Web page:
The quality of the infrastructure similarly plays a significant role in attracting cargo traffic, as sufficient capacity is required to minimise ground handling-related delays. This means that those airports that have up-to-date cargo terminals are in a better position to compete. In recent years, several cargo press reports have highlighted issues with airport infrastructure being ill-suited to modern cargo requirements, citing examples in the U.S. market in particular. In addition, availability of special handling facilities, especially for the cold chain, is an essential factor in attracting perishables and pharmaceuticals cargo traffic. This requirement will take on greater significance with the imminent need to distribute COVID-19 vaccines worldwide and under strict temperature-control requirements.
Other factors that lie outside of the airport’s scope of control, can strongly determine the airport’s cargo prospects. Ground infrastructure is critical in extending the airport’s catchment area to further inland markets and in increasing its competitive potential. In addition, the quality of customs processes can heavily impact throughput times, distinguishing strong cargo airports from the rest.
These factors, alongside many others, further define how airports can successfully develop and stimulate cargo. Many relate to infrastructure development, process improvement or areas such as regulation which lie outside the airport’s control. Added to this, the intricate nature of the cargo supply chain also means that many stakeholders need to work together to effect change. Consequently, these large scale and complex developments tend to occur over extended periods of time.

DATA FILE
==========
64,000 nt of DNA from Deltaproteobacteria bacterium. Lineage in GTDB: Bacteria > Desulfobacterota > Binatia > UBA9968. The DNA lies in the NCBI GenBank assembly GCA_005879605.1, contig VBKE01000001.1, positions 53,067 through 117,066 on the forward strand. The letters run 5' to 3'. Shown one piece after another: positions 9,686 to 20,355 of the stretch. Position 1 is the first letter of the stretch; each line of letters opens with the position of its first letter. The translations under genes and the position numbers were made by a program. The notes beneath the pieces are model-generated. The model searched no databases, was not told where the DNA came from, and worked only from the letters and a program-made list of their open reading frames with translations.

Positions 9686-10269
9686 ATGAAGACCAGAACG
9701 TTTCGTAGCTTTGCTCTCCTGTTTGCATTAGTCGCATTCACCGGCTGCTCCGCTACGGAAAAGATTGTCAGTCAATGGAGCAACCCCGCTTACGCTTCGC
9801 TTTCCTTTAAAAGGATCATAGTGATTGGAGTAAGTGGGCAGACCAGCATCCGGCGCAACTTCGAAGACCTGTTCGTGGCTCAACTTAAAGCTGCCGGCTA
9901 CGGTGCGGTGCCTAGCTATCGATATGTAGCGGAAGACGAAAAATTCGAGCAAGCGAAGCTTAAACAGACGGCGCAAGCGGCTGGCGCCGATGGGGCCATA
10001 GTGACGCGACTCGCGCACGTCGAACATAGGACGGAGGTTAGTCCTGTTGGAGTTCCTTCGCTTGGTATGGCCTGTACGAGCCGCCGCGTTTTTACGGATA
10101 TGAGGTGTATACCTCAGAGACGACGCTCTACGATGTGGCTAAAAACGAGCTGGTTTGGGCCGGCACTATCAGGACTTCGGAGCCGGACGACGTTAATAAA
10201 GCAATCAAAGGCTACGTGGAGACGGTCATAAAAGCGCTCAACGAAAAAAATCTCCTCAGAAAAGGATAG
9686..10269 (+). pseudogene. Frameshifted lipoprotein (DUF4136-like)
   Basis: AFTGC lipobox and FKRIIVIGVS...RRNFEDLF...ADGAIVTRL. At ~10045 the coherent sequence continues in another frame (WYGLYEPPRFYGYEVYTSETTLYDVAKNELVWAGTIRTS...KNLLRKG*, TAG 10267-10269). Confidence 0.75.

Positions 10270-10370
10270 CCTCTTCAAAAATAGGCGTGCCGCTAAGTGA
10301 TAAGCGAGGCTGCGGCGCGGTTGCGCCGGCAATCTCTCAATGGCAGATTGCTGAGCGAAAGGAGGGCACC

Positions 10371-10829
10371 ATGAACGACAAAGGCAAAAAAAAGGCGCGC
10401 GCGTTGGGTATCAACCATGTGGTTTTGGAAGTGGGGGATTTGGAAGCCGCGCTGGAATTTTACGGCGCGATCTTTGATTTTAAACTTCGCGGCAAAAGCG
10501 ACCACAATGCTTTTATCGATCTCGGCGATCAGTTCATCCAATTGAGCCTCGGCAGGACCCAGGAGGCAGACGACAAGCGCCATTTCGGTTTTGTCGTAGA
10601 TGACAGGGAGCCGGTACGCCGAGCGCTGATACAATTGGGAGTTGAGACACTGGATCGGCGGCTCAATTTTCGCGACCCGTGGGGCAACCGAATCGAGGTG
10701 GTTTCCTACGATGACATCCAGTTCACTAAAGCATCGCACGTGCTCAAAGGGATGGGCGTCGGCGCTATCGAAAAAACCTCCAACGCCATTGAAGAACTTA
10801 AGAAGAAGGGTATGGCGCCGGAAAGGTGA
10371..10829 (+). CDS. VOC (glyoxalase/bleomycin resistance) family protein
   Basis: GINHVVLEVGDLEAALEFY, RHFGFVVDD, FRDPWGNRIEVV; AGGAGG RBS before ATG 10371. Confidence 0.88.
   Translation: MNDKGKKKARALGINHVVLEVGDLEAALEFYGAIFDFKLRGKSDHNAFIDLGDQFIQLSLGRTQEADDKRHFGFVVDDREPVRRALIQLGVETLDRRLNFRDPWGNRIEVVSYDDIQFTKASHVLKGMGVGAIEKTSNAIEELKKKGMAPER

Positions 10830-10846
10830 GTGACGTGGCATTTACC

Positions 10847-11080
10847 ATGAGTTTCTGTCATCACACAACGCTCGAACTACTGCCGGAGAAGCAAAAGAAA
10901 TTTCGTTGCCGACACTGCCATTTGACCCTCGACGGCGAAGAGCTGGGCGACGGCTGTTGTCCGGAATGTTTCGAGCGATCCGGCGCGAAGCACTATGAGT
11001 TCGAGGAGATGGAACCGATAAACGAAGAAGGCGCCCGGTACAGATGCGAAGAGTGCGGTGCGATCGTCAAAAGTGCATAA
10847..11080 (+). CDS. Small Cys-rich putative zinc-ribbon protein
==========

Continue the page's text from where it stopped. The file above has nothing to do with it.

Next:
From Cargo Airport to Cargo Ecosystem
While some airports have a deliberate strategy for cargo development, this is not the case for all. In fact, many airports carry outdated cargo plans. This is understandable, given that the financial value generated for the airport can be limited; however, the value to its customers and stakeholders can be considerable.
The airports that are successful in their cargo strategies, are inevitably those that are comfortable with addressing the sector’s strategic value by proactively engaging with their stakeholders. These airports go beyond their own perimeters and ask the question, “what is the value to the cargo ecosystem?”. They work closely with local industry representatives and government agencies to enable the country’s vision for air trade. It is this degree of collaboration that can translate into funding for the renewal of facilities, the relaxation of regulations to facilitate trade, or joint marketing efforts to promote the local cargo ecosystem.
Moving forward, many cargo and logistics players will seek the airport’s support in leading them through the ongoing recovery. Airports will continue to play a central role in future cargo developments, as they do in many other processes; unlocking benefits for the entire ecosystem by taking the role of the flagbearer and bringing together multiple stakeholders towards a single aim. Often, the value generated is spread across the local cargo community and sometimes, as in the case of COVID-19 vaccine distribution, the value is beyond measure.